There is a lot of talk about the pressure on the 110th Congress by certain factions. But is that the whole story?
It’s a tough life, being a lawmaker. Every problem takes a lot of focus to keep up with. Almost every day, there is some new problem to cope with.
Underneath it all is another issue: the voters who sent you here in the last election. You represent them and they expect you to look after their needs and interests. Just what that means may depend upon what you said to them when you ran for office, and, of course, what you expect to say to them when the next election rolls around.
That’s where earmarks come in. Earmarks are hitchhikers or add-ons to some other legislation, and often are unrelated to the basic bill. Quoting from Earmark Watch:
Through earmarks, members of Congress can secure millions of dollars of funding for a recipient (a private company, nonprofit, university, or a state or local government) or a specific project (building a road, purchasing or setting aside land). Earmarks receive little or no debate from Congress as a whole; they are not subject to competitive bidding or administrative review, and most earmarks are not examined by the press.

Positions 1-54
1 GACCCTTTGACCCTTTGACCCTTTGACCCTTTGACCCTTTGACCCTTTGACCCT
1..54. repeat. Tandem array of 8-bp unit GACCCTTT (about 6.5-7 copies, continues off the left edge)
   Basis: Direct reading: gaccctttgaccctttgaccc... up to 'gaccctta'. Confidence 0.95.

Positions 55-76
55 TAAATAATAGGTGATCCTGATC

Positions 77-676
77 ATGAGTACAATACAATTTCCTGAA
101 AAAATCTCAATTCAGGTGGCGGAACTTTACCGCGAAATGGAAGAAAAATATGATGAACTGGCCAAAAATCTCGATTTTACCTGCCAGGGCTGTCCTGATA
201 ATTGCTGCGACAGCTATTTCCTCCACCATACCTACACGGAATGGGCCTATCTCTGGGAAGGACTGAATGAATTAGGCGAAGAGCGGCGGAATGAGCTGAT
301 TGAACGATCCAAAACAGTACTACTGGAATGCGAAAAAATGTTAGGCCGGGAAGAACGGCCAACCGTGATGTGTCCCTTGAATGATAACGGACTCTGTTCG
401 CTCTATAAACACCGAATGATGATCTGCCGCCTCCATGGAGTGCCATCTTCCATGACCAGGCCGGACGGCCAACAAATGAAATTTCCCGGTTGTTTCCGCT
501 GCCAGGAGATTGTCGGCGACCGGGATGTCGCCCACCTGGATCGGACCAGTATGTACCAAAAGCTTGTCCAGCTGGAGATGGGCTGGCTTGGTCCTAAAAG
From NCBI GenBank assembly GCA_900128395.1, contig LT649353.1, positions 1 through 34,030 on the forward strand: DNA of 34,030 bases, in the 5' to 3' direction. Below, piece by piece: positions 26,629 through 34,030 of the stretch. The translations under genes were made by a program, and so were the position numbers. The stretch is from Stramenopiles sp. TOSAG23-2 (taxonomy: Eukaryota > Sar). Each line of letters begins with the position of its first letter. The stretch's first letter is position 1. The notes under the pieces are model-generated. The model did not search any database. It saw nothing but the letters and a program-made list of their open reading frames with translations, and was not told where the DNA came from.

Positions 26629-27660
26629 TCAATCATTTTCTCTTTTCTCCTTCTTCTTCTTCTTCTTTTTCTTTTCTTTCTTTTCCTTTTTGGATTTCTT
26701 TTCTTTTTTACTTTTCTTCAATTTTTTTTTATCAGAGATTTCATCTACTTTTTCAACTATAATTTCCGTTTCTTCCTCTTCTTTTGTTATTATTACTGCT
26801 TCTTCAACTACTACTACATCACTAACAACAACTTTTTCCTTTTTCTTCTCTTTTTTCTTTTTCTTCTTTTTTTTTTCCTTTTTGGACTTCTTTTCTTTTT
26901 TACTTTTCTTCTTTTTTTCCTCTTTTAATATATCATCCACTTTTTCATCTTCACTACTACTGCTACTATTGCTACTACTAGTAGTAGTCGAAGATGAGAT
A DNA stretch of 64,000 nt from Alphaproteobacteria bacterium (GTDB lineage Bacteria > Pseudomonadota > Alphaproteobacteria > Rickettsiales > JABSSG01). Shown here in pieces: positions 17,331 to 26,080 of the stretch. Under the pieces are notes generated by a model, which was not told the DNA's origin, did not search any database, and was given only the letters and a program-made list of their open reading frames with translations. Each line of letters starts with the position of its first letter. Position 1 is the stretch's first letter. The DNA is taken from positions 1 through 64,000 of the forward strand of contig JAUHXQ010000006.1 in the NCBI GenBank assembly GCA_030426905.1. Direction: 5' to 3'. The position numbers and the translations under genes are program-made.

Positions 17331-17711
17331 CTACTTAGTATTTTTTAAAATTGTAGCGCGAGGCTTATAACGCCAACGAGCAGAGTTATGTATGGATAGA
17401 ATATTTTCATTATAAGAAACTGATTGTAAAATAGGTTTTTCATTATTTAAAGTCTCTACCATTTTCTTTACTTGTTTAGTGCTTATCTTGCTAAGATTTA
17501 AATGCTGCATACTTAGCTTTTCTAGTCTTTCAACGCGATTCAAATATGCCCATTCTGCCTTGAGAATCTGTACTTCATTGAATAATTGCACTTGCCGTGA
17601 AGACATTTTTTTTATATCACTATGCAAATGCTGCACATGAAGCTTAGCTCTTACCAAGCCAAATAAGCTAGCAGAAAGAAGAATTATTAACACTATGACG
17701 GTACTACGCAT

There are a lot of earmarks, so it is safe to say that lawmakers like them and use them. And the lawmaker’s constituency like them too.
But what does the lawmaker do when there isn’t any legislation being passed into law?
To borrow an example from the headlines, the airport may be filled with travelers, but nobody is leaving town if there are no planes to take them.
All those earmarks are waiting for some legislation to ride on. The longer they wait, the bigger the pileup.
Now the next election is beginning to loom on the horizon.
Earmarks are mostly about a lawmaker’s home district.
That’s real pressure.